DISCLAIMER: I received an advanced reading copy of this book from the publishers in return for an unbiased review. My thanks to Simon & Schuster UK and NetGalley for giving me this opportunity.
A body is found bricked up in the cellar of a derelict house and the evidence seems to link the macabre find to a missing persons case from years before. For DS Adam Tyler this initially appears to be a chance to claw back some respect from his colleagues in the South Yorkshire Police and rebuild his stagnating career. When he finds out he’s more intimately connected to the case than he could have known he’s forced to make a choice – declare his conflict of interest to his superiors or stick with the case to the end. But there’s someone watching from the shadows, a sinister observer with an even more intimate link to the murder and a disturbing obsession with fire.
This is a fantastic debut from author Russ Thomas, with a structure that will be more than a little familiar to any seasoned crime reader. This familiarity lets the reader settle into the story quite quickly, and it’s in the details where we find the real surprises the author has in store for us.
The main protagonist and central point-of-view character, DS Tyler, is an excellent study in character building. He has several oh-so-typical traits for the genre, such as an apparent inability to make friends, a flagrant disregard for those above him, and a chequered past in which he assaulted a superior officer, but this is coupled with his being identified as openly gay more-or-less from the start of the narrative, something you don’t get to see much of in crime fiction.
Alongside Tyler, we also have DI Jim Doggett, a no-nonsense, seemingly stereotypical bigoted cop from the old-school, and Constable Amina Rabbani, a uniformed cop trying hard to get into CID despite the hurdles in front of her.
There’s also a second point-of-view character in the shape of Lily, an elderly woman with more links to the dead body than it first appears. For the most part Lily’s story is there to show the reader the background of the various characters involved in the story, though by the end of the novel it’s clear that her connection to the whole torrid affair is much more tragic than you’re initially led to believe.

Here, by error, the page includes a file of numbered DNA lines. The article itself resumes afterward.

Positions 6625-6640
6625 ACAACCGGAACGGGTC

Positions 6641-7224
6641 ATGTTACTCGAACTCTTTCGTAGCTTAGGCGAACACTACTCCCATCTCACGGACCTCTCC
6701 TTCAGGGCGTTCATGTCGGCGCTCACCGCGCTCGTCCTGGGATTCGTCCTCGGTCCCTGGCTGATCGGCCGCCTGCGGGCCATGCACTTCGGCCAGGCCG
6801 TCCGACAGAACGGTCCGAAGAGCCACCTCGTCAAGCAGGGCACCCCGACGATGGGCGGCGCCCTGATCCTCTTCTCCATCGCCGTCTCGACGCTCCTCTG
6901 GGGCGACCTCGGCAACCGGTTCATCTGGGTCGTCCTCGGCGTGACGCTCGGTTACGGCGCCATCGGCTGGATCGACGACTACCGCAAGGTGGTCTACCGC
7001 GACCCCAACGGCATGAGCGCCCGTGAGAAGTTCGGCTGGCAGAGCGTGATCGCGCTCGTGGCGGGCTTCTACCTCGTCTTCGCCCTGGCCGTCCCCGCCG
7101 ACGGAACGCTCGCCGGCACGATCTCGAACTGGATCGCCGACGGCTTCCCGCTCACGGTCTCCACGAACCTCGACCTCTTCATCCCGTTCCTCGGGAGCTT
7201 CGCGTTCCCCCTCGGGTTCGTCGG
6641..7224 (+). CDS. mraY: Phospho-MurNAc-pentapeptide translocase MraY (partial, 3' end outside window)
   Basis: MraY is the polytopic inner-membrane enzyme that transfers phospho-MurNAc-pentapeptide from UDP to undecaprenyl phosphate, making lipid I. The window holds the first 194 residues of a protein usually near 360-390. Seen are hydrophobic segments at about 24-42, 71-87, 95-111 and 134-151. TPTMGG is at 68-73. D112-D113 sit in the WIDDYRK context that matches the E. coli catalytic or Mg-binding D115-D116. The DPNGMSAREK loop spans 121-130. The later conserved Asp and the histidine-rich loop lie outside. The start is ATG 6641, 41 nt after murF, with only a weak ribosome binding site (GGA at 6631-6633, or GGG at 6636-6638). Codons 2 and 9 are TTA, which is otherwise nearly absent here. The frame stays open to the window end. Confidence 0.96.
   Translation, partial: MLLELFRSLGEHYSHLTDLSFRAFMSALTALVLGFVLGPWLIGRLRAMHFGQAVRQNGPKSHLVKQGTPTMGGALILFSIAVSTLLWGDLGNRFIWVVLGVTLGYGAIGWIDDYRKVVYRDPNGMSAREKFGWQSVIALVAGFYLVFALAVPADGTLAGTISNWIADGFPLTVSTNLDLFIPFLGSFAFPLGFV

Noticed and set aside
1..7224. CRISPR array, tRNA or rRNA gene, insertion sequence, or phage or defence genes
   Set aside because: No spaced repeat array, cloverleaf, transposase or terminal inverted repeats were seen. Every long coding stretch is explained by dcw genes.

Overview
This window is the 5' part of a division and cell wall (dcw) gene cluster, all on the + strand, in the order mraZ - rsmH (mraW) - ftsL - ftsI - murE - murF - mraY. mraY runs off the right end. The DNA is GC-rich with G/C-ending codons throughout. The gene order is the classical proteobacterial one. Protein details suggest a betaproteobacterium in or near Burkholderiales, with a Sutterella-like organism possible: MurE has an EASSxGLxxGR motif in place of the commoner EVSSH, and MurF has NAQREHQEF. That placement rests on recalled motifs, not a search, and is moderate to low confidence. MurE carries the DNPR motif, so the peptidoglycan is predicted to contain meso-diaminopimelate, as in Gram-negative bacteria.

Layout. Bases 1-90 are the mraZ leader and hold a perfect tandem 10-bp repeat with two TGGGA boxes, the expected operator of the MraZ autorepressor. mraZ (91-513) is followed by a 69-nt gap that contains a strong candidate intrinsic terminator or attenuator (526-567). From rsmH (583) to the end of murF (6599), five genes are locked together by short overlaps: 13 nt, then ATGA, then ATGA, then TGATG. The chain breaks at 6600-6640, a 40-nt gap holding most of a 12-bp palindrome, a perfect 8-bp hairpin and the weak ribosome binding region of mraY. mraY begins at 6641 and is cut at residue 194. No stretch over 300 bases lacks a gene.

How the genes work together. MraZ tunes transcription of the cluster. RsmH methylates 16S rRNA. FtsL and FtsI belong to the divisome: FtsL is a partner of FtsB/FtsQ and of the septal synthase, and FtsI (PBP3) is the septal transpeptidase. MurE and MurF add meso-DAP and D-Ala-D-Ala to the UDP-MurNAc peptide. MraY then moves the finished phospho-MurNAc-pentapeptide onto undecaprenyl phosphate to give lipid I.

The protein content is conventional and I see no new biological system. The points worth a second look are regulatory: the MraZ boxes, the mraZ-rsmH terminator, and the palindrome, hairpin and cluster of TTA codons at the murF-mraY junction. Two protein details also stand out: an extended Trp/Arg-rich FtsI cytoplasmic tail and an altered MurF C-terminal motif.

The thing that makes this a great first novel is the fact that it doesn’t try to be anything more than it is, a relatively straightforward whodunnit. Consequently, the twists and turns that do crop up in the narrative are all the more surprising because in hindsight they’re so blatantly obvious. Because we’re seeing most of the story through Tyler’s eyes, we’re also led along by his hopes, assumptions and fears, which in turn distracts the reader from the fairly obvious clues. Added to this is Lily’s confusion over the events of the past, apparently a result of her being an Alzheimer’s patient, though through the occasional lucid flash of memory the reader is given a little more of the story to work with.
If you’re a fan of modern police thrillers and like to be kept on your toes until the last few pages of the story then this is definitely one to wrap your eyes around. I know I for one will be looking out for more from Russ Thomas, and I sincerely hope this isn’t the last we’ve seen of DS Adam Tyler.